Gentlemen of the Press, one key aspect of the Agreement where Government has demonstrated insincerity is on the Earned Academic Allowances (EAA). Components of these allowances include responsibility allowances to Heads of Department, Deans of Faculties and other functionaries of the university system.
After the MoU of 26th January 2012, Government accepted in principle to pay EAA. As if to demonstrate its commitment, the IMC under the chairmanship of Dr. Wale Babalakin was assigned the responsibility of working out practical and sustainable ways to do this. When the IMC submitted its recommendations on this aspect of the Agreement, which has run into almost four years, however, the Government suddenly began to give excuses. And, finally, it set aside the recommendations of the IMC on the account of financial difficulties; these were recommendations that came out of serious engagements with officials from relevant Ministries, Departments and Agencies (MDAs). Our Union sees this sudden reversal of gears as a betrayal of trust.
From all indications, it appears Government is yet unprepared to address the challenges facing the Nigerian University System with the urgency that is required. This trend is dangerous, as it constitutes a threat to the relative peace in Nigerian Universities. There can be no justification for Government’s position given what all Nigerians know about the management of the nation’s resources. It is evident that Government is highly deceptive and is not interested in sustaining relative stability in our universities. If Government can betray our Union on the 2009 Agreement, where is the basis of trust for the impending review that was due for 2012?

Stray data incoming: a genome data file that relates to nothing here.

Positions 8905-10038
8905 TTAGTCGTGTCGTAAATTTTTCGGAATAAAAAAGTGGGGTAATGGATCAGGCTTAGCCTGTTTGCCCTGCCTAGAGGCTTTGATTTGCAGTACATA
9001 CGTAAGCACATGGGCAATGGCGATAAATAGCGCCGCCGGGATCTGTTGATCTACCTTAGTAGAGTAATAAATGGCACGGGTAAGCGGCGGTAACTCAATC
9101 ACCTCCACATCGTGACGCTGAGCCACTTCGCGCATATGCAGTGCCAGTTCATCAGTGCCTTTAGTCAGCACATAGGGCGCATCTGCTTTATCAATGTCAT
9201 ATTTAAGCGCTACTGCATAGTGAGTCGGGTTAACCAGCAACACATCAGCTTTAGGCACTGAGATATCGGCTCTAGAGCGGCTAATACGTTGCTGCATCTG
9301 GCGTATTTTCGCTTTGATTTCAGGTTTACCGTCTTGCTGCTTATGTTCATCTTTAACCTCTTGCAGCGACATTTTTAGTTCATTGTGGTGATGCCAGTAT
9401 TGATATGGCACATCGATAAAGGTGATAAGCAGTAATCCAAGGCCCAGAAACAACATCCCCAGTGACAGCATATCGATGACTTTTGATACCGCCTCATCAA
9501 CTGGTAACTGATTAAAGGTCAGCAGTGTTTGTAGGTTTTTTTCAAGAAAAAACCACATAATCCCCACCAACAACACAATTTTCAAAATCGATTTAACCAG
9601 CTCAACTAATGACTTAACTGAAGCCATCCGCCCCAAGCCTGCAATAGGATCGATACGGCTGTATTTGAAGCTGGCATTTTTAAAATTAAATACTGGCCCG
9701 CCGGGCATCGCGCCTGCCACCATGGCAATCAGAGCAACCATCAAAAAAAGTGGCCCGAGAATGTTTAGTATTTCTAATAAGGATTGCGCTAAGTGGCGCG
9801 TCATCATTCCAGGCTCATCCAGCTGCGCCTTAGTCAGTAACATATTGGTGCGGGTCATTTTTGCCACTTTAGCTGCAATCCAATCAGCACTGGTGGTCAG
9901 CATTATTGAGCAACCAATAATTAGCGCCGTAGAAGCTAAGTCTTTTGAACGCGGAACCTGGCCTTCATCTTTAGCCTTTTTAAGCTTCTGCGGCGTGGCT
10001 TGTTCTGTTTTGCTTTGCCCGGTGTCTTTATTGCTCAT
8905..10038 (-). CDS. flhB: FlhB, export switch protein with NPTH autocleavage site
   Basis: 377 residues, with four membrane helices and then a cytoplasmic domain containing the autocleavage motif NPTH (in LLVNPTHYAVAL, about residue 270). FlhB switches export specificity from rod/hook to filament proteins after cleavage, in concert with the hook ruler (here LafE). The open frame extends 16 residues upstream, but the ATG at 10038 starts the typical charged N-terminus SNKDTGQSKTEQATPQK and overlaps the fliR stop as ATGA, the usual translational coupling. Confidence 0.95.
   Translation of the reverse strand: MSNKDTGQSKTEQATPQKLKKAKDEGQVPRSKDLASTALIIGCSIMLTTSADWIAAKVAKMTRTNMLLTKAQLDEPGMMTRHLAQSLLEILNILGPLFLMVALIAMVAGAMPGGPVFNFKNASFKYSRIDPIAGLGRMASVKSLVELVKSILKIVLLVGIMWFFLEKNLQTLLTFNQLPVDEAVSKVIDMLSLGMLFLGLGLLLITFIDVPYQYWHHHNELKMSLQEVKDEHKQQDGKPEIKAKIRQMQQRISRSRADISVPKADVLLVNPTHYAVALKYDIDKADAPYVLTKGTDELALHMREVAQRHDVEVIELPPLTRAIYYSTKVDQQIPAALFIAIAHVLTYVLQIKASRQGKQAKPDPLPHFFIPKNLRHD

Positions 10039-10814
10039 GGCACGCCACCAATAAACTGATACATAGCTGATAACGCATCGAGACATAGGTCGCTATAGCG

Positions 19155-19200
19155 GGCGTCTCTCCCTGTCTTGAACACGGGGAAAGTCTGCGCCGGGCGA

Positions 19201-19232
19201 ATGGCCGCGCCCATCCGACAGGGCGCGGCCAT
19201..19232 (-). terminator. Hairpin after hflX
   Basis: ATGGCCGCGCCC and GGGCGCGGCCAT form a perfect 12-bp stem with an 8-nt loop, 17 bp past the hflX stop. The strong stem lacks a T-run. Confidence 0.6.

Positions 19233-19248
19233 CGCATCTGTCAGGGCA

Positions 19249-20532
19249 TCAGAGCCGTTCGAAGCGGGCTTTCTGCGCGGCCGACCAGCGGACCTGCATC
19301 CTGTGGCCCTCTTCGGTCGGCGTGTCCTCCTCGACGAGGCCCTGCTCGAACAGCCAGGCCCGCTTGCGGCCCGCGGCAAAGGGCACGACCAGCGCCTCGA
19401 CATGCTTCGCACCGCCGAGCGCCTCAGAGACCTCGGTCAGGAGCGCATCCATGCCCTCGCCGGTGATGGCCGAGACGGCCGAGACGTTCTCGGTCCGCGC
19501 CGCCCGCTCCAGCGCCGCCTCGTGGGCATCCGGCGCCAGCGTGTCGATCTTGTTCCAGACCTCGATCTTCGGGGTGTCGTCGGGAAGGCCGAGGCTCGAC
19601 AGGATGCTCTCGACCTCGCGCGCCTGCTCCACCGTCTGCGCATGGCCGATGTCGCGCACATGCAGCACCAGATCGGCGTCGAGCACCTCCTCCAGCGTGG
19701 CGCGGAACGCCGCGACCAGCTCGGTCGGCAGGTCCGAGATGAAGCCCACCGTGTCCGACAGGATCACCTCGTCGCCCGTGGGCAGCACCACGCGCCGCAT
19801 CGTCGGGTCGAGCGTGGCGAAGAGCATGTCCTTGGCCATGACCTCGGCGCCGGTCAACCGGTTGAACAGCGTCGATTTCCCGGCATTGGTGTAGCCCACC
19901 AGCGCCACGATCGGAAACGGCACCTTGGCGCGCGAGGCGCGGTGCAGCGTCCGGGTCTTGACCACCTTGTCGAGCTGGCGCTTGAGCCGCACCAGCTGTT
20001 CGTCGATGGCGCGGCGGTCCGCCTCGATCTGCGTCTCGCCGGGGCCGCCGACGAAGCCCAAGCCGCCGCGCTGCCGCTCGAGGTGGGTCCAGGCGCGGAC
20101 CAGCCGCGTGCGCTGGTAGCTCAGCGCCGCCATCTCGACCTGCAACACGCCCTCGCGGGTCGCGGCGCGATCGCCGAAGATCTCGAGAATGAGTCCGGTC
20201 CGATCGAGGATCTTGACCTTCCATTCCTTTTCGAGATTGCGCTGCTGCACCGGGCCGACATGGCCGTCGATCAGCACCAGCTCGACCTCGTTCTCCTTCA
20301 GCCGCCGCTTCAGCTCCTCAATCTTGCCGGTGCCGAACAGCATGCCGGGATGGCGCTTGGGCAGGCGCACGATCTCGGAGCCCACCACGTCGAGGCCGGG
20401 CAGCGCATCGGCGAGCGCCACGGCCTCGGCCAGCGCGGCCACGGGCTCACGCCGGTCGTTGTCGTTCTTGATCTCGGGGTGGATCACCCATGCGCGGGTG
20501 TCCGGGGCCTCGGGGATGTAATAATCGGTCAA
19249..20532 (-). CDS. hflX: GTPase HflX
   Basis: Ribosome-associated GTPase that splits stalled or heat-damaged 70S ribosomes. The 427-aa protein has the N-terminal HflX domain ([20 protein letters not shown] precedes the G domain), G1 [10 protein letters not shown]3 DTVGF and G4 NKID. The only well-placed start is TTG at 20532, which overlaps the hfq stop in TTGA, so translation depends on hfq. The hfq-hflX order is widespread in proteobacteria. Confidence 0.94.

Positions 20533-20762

It is in the light of the above, especially having exhausted all other options, that ASUU-NEC at its meeting in Olabisi Onabanjo University, Ago-Iwoye, between 29th and 30th June 2013 resolved to call out all its members on a nation-wide strike action beginning from Wednesday, 3rd July, 2013. The strike action is comprehensive and total. Our members shall withdraw their services until Government fully implements all the outstanding aspects of the 2009 Agreement, and commences the process of review of the same Agreement.
Gentlemen of the Press, the time has come to rise in defense of the true liberation of our country. We believe this liberation must begin with education, which is a veritable weapon for socio-economic transformation. The IMF/World Bank and their local collaborators would make Nigerians believe that “basic” or little education is good enough for the children of the poor. It is a ruse.
Our Union counts on the renewed support of the media in challenging agents of underdevelopment who deny less-privileged Nigerians quality higher education, health, employment and other life-transforming elements of development. We equally invite labor activists, students, traders, professional groups, civil society organizations and other progressive segments of the public to join our determined efforts to save Nigeria from her captors.
The recent developments in the education sector leave much to be desired. The United Nations Educational, Scientific and Cultural Organisation (UNESCO) stated that Nigeria’s illiteracy rate is about 45 percent.
Unarguably, the problem has a lot to do with corruption that has led to systemic failure in our society today. Yet, an uneducated society is simply a doomed society. The rate of growth and development of every nation is anchored on its level of education.
On Channels Television weekly programme, FaceOff, a parent blamed the teachers for the fall in standard of the Nigerian educational system while a teacher shifts the blames to the parents and household.
Watch the debate in the video below and share your thoughts on the matter by dropping your comments.